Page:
Friday, July 31, 2009

Cakes for Cause: We Have A MOTHER!!!!

Yes, we were successful last week at Cakes for Cause and we are noshing on a lovely, chewy, delicious sourdough loaf this morning. You too will be able to experience this yumminess every week now (we have a lot of mother!) at the Farmer’s Markets. As you know, Cakes for Cause is not a bread bakery (and won’t be even when we open the storefront) but we’ll have limited quantities in Middletown and West Frederick every week. If you got a chance to sample the potato rosemary loaf last week, we’ll be making that one as dinner rolls this week. Get there early!

Middletown Farmer’s Market
Thursdays 3-6 on Old Route 40 and Route 17 in Middletown

West Frederick Farmer’s Market
Saturdays 10-1 on Baughman’s Lane behind the Motel 6 on Route 40 in Frederick

Help Others In Frederick
This Saturday is a special one because on the first Saturday of every month, Cakes for Cause highlights another non-profit in the area and we donate 5% of our Farmer’s Market proceeds to them. On August 1st, 5% of our proceeds will go to benefit Hope Alive. Hope Alive, Inc. is a 501(c)(3) non-profit organization offering transitional housing and support services for homeless women and their children in Frederick County. Follow them on Twitter and Facebook, too! They have an anonymous donor that will match up to $100 of anything we help them raise so come on out, have our friendly volunteers help you stock up on baked goods and make a double difference for two community organizations in Frederick.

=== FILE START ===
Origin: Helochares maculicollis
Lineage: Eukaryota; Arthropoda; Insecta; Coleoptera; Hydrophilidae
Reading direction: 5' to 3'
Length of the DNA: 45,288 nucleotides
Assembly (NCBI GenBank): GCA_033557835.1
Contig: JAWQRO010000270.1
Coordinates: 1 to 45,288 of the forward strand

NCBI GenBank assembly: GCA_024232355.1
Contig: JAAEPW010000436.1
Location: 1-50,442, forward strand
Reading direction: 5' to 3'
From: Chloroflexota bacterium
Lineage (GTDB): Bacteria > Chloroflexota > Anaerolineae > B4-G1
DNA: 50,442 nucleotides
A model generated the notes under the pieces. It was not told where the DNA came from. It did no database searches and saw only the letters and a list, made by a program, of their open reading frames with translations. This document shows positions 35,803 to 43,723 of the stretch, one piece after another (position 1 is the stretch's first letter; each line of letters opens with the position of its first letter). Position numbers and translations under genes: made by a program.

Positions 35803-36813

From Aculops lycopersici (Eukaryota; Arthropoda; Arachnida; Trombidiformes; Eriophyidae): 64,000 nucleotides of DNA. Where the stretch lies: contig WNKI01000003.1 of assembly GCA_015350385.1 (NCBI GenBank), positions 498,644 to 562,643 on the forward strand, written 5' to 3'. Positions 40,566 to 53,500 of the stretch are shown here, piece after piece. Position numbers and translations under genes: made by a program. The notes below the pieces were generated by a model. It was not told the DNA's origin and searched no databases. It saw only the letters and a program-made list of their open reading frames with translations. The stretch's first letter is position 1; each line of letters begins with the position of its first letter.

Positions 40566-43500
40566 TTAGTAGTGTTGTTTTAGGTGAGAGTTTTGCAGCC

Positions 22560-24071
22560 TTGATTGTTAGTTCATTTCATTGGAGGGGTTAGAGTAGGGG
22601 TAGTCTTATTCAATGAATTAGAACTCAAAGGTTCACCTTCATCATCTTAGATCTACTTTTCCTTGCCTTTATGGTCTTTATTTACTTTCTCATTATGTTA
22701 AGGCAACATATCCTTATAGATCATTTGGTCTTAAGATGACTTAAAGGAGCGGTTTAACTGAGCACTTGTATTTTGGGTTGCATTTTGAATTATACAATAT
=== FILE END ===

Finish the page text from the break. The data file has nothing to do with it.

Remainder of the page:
Speaking of Baked Goods…
Well, not really baked goods but equally yummy last week was our Arnold Palmer. Half lemonade and half iced tea = totally refreshing! It’s supposed to be hot, hot, hot this week so let our lemonade-istas shake it up for you. Holler, “I’d like an ARNOLD!” when you get to the front of the line and we’ll know what you mean.

**Important Calendar Note**
Next week, both our farmer’s market booths will be closed. We typically close for a week every August and January. Our staff has already taken vacation this year but you know what? We’re opening a bakery in less than TWO MONTHS!!!!!!! And we realized that we have a lot of administrative stuff that needs doing so we’re taking a week off from the baking (no full-scale panic please) to try and get it all done. Please don’t hold it against us…we’ll be back in Middletown on the 13th of August and in West Frederick on the 15th of August. Who knows, it might be possible to actually catch us at our offices next week! We’ll still send out an email to remind you and please read it because it will also have some special information on how to put your own personal stamp on the café when we open our doors.

Cakes for Cause


Fresh this Week from Rohrer's Meats

Greetings from the farm.

I will have my full line of beef, pork, lamb, eggs and jellies at the Frederick market this week. I will also be restocked on chickens as I brought 348 home from the processor this week. I will have Cornish hens, cutup chickens in the 4-5 pound range, and whole birds weighing 4-7 pounds.

I will also have goat meat. While the bigger cuts have been ordered, there will be loin and rib chops, cubes, and ground goat available.

The veal calf has been cut and will be available this week. I think the loin and rib chops are most likely sold out. Still available are sirloin chops, maybe scallopini and some shoulder roasts, most likely cutlets and shanks, definitely available are cubes and ground veal. Also available are the heart, tongue, and liver.